Hydroquinone has long history

February 1, 2011

Discovered in the early 1800s, "Hydroquinone has primarily been used as a photographic developer through history," says Jeannette Graf, M.D., assistant clinical professor of dermatology, Mount Sinai School of Medicine, New York.

Found in the leaves of many plants, especially bearberry, mountain cranberry and whortleberry berry leaves, hydroquinone also has antioxidant properties and is a component of glucoside arbutin.

"The question about its safety has been, 'Does it cause cancer?' However, there have been absolutely no reports of human malignancies linked to hydroquinone - only animal leukemias and renal adenomas (Nordlund JJ, Grimes PE, Ortonne JP. J Eur Acad Dermatol Venereol. 2006; 20(7):781-787)."

In 1978, the Food and Drug Administration (FDA) first proposed rules and recommendations to establish a monograph for miscellaneous over-the-counter (OTC) drugs, including skin-bleaching products, Dr. Graf says.

"In 1982, the FDA published a tentative final monograph for over-the-counter skin-bleaching agents. It proposed that hydroquinone in concentrations of 1.5 to 2 percent be considered generally regarded as safe and effective (GRASE) as an active ingredient in over-the-counter skin-bleaching drug products," she says.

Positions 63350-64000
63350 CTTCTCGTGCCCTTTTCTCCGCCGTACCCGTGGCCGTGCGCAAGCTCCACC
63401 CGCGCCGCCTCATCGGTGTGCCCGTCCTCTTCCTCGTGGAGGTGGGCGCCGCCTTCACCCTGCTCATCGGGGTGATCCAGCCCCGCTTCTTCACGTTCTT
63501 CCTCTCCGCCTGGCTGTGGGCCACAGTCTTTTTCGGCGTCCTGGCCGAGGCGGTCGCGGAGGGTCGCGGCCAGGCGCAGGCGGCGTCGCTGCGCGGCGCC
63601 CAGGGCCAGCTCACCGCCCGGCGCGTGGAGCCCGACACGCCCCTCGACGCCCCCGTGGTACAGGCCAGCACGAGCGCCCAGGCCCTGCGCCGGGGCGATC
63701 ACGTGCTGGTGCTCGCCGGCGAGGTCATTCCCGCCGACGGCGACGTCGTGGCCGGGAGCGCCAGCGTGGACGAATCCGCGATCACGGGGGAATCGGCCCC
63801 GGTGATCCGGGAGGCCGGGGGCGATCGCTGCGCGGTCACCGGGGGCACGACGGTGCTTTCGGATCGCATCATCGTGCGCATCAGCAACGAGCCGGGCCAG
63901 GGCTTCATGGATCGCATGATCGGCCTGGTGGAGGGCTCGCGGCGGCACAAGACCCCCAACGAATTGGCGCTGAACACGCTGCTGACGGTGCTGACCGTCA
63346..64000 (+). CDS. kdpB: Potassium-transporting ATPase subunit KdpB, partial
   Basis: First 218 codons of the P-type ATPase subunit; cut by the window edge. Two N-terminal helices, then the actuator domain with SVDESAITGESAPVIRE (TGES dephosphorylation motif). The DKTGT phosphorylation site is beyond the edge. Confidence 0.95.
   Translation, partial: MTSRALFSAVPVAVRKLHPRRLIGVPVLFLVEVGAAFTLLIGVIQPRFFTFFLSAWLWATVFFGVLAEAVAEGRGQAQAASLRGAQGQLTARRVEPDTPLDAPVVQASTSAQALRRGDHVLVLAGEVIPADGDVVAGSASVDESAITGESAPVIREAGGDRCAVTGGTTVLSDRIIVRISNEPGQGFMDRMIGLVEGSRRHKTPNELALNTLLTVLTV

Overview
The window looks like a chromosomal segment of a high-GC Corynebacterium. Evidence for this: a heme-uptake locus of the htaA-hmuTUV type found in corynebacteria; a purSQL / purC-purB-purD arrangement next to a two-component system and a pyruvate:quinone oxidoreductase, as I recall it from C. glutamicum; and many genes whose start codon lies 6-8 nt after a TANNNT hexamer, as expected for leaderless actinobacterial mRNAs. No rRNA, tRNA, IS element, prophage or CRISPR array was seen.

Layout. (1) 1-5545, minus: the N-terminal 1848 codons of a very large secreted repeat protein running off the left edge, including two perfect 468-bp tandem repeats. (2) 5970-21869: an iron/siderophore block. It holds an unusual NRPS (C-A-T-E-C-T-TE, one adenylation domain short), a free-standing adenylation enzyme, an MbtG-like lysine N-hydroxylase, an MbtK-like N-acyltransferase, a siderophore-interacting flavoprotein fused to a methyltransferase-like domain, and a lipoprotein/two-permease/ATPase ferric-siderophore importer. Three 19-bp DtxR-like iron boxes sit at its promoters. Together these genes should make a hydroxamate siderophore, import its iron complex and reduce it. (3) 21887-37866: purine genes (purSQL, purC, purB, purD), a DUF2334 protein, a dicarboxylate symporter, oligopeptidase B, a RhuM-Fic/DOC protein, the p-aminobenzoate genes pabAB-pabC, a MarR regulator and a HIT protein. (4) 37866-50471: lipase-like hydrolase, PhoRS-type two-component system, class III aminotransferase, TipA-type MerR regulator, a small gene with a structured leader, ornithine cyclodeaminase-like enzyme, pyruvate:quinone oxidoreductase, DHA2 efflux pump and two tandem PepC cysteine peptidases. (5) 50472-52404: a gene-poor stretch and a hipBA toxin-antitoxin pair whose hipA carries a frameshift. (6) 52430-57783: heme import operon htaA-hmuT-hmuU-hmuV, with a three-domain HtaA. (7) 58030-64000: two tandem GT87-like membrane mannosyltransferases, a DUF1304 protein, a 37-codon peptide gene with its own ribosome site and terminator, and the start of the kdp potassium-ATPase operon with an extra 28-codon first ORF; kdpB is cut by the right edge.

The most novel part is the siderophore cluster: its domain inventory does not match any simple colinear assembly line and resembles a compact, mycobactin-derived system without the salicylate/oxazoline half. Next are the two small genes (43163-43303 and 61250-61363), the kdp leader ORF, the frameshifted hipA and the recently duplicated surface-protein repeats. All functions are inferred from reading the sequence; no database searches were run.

Dr. Graf says that in 2006, however, the FDA proposed changing the classification of existing OTC skin-bleaching agents as misbranded and not GRASE. "This would also apply to any new drug products in the category, which would effectively reverse the 1982 decision. We are currently awaiting the final monograph. Presently, the FDA is getting all sorts of feedback from interested parties, including manufacturers and dermatologists who want to see over-the-counter hydroquinone products available because hydroquinone is the most effective skin-lightening agent," Dr. Graf says.

The FDA's potential reclassification of hydroquinone would affect only the OTC variety, Dr. Graf says. The agency's main concern here is for the agent's potential to cause exogenous ochronosis. In this regard, "There have only been 32 cases reported in the United States." Several nations have nixed OTC hydroquinone, including those of the European Union (in 2006). Dr. Graf says if the FDA bans OTC hydroquinone, products containing the agent will be available by prescription.

Disclosures: Dr. Graf is a consultant for Allergan, Medicis, Johnson & Johnson, Merz/BioForm, Aveeno and ROC, but she has no financial interests in any products.